“Swimming” didn’t feel like swimming at all. When my character was in water, he moved around just the same as he would on land. When on top of the water, it felt like I was floating on its surface, which, funny enough, I could actually do later with a helpful and cool spell.
It may seem like a small thing to be annoyed by, but the unrealistic swimming really bothered me when I was running through the world.
I did love hiding underwater to avoid attacks from enemies, though. Glass half full!
Fighting and spells!
My favorite things about Elder Scrolls IV: Oblivion were the fighting and spells. I loved fighting and casting spells in the game. Loved.
At first, I thought fighting with a sword and shield in first-person would be awkward at best and completely disorienting at worst. Come to find out, it was neither! Fighting in the game was actually really great! And fun! Exclamation points!
After a little practice, I was blocking blows with my shield, swinging my sword, and casting fire and healing spells with the best of ‘em. I was obsessed with the fighting and would genuinely look forward to every battle in the game.
Don’t even get me started on the Imperial City arena. I DIDN’T WANT TO EVER LEAVE!
Have a seat ... IN THIS WALL!
Oblivion was filled with small, expected glitches that didn’t bother me in the least, but there was one that was equal parts hilarious and infuriating that it deserves a quick mention.
After becoming weirdly fascinated with the fact that you can sit down on chairs, stools, and benches in the game, I decided to do it all the time -- I really liked watching the strange third-person sitting animation.
As I wandered through one of the game’s many complex, impressive dungeons, I saw a random bench sitting against the wall. I decided to sit on it.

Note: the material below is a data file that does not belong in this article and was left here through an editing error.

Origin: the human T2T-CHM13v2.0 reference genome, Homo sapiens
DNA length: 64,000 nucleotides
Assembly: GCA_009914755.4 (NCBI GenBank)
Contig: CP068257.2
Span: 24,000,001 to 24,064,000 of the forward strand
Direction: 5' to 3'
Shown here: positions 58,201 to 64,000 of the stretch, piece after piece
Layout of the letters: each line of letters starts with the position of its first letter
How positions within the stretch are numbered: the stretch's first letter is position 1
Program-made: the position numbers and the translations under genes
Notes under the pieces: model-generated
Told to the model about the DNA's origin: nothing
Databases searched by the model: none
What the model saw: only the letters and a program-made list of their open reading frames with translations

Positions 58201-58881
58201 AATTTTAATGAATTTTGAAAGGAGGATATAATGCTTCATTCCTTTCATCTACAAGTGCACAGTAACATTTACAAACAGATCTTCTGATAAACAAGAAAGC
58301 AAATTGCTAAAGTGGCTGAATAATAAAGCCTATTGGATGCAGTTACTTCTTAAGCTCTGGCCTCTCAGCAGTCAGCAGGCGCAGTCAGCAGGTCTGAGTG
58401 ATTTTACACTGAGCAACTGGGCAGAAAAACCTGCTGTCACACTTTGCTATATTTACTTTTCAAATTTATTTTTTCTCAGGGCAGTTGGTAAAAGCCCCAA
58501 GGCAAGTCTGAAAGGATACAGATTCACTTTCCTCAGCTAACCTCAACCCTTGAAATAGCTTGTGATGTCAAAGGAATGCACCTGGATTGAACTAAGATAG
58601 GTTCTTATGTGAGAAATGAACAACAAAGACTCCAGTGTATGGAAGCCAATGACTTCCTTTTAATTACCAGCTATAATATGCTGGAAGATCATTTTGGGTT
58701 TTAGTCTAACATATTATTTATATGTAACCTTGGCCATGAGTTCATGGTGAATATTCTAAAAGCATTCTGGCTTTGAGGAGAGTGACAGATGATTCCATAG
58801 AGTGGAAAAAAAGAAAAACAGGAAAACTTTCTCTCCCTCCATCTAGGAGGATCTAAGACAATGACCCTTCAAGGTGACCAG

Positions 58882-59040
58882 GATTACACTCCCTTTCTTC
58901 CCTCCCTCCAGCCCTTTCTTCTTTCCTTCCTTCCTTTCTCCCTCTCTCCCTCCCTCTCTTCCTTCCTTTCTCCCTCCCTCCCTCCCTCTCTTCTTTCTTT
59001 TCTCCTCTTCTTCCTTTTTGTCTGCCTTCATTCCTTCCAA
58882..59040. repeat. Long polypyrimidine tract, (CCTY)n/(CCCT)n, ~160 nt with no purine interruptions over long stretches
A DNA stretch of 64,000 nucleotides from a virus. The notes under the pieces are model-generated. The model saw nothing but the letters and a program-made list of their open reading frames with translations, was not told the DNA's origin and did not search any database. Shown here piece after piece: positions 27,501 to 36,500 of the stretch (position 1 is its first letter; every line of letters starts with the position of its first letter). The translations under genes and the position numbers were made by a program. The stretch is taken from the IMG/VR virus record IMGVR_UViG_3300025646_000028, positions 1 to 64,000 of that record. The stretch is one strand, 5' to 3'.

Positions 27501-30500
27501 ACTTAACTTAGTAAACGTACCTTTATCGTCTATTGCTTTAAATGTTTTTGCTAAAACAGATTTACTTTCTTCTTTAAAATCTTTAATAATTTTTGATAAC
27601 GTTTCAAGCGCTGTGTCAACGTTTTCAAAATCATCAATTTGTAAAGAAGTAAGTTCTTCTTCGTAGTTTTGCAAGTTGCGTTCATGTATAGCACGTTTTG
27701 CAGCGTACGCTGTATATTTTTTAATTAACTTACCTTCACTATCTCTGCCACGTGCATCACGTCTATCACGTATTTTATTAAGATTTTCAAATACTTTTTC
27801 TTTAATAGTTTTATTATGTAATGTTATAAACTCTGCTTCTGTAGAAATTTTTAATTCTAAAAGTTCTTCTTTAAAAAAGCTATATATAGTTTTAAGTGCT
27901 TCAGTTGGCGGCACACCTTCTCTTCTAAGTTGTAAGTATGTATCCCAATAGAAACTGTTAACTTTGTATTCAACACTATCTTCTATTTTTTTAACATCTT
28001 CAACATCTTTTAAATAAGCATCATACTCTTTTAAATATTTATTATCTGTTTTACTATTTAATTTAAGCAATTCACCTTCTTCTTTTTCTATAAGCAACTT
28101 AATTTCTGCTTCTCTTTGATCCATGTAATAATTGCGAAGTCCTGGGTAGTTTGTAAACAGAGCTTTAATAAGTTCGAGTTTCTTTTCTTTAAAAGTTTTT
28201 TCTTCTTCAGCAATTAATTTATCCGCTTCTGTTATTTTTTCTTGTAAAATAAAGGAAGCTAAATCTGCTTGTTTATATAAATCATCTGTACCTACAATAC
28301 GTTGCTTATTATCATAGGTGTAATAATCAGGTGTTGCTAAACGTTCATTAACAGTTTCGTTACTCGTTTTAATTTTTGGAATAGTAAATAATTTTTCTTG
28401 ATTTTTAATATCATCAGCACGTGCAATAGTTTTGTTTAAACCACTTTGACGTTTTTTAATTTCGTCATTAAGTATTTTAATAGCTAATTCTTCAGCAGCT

Upon standing, though, my character got trapped inside a wall. For some strange reason, Jaime Lannister decided to stand up on the wrong side of the bench, trapping me inside the walls of the dungeon.
It was hilarious to run around the inside of the walls ... until I realized I couldn’t get out and had to restart from my last save.
I did not buy this.
Seriously, who would buy this?!
Overall, I had a great time with my first Elder Scrolls game. I was a little distracted by some of the game’s more “colorful” moments (the clunky menus, the dated graphics, the weird glitches), but those details were nothing compared to way I felt as I wandered around the enormous world and discovered its mysterious, sometimes beautiful secrets.
I had such a good time playing my first Elder Scrolls game, that I am actually bummed it took me this long to finally experience the highly regarded series.
Now that I have lost my Elder Scrolls virginity, I can now walk into my date with Oblivion’s much hotter cousin Skyrim with the confidence of a strong-jawed, cocksure advertising executive.
The dragon candles are lit. The romantic lute music is playing. My chainmail is off.
I am ready for action.